|Product Name||Comparing Rural Development: Continuity And Change In The Countryside Of Western Europe|
|Category||Book / Magazine / Publication|
|Amazon.com||Buy on Amazon ~ 0754675181|
|Price New||84.52 US Dollars (curriencies)|
|Price Used||115.34 US Dollars (curriencies)|
|Long Description||At a time when there is major reorientation of rural economies in the west and east of Europe, and the emergence of new possibilities both for governance and for conflict, this book brings together a group of leading European academics in the fields of geography, sociology and anthropology to examine how such changes take place.It describes, analyses and theorises the role of networks and social capital in rural development in six countries: Finland, Ireland, Italy, Norway, Scotland and Sweden, and also addresses the tension between studying 'local' rural development and the 'globalised' nature of modern economies and societies.The social capital approach is used as a way of drawing attention to the non-economic dimensions of rural development and society. This means that the minutiae of local social life - why, for example, do people repeatedly volunteer their time and effort in a concert venue set in an old limestone quarry in Sweden? - are as important as European-wide rural restructuring, such as the reform of the Common Agricultural Policy or models for the provision of rural services. The book stresses that the links between society and economics are of key importance.Crucially, the book is structured according to analytic themes rather than geographic areas. As the contributors have been taking part in three years of intensive communication as part of an EU-funded research project, the chapters have a strong comparative element to them. The book focuses particularly on social networks, services, gender, identity, and environments. It concludes by describing how heterogeneity and inclusiveness are key criteria for successful social capital and networks, and examine these in regard to issues of 'visibility' and social identity in rural Europe.|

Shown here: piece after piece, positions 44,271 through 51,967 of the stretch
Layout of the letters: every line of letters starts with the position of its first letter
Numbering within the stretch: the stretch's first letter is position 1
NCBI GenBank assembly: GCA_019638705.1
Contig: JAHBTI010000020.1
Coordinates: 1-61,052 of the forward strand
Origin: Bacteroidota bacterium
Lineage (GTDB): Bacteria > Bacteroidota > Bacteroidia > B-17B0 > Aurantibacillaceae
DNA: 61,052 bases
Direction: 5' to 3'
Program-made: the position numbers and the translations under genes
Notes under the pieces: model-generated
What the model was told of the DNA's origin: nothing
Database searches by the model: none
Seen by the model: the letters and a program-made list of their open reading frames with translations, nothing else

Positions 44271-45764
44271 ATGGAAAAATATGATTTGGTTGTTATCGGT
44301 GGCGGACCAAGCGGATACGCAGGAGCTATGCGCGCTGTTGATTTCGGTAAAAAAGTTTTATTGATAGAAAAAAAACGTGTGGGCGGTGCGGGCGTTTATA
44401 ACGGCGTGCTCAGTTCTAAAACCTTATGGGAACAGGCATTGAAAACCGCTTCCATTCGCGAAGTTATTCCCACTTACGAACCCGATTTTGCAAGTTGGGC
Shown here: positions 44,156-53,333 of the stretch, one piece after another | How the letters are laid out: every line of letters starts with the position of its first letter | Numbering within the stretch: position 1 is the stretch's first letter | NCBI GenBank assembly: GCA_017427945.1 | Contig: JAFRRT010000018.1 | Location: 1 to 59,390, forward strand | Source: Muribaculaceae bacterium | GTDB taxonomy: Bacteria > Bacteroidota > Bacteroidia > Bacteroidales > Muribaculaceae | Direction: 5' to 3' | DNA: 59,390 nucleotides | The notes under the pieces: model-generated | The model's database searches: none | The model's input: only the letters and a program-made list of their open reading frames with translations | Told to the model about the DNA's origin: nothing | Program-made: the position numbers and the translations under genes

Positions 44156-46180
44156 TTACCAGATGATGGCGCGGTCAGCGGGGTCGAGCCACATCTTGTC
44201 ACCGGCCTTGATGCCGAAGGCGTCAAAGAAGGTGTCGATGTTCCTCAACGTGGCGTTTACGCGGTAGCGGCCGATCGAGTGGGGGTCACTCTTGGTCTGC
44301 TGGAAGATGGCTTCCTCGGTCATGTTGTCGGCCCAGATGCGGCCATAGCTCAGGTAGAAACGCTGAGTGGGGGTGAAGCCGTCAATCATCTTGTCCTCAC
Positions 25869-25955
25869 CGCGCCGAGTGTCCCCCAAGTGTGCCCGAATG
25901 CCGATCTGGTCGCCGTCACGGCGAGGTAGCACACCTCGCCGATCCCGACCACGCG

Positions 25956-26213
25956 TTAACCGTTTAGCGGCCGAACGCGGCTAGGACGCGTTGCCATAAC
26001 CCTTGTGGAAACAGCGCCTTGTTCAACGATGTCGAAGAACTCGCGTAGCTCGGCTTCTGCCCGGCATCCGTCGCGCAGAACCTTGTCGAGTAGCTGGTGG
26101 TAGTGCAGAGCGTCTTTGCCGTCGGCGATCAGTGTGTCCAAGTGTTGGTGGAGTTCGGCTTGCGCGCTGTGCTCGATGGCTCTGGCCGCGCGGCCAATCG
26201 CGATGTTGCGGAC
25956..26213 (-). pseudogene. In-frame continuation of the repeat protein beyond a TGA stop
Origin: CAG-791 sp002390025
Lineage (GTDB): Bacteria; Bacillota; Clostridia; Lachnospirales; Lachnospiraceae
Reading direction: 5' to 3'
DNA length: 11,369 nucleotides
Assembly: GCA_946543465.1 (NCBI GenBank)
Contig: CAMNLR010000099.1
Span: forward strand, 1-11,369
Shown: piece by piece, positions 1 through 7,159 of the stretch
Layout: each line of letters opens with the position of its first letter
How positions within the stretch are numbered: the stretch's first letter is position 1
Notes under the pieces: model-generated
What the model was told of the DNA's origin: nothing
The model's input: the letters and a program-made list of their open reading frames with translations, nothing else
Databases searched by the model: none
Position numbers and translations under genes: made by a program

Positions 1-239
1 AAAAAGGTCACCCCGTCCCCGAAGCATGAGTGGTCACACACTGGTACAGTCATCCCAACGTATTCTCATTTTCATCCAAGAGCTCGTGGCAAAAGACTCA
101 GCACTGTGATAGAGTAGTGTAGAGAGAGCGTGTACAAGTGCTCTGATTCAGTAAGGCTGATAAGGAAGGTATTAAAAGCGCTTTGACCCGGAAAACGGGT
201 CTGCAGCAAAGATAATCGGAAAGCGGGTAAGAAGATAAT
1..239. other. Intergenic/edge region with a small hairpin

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This weekend was a long one. We installed a new database server and copied all the data from the old server to the new one.
Then of course, we had to sync all the new data that collected on the old server while we were setting up the new server.
It was a time consuming process but we didn't have even one minute of down time over the weekend. The switch over was seamless.
The old server is becoming our backup server with instant data replication. This way, we no longer need to shut the site down for a couple hours each week to perform data backups. We can also run some of the more processor intense extract processes using the backup server instead of the live main server.
All these changes should mean more up time, faster response time and fewer issues long term.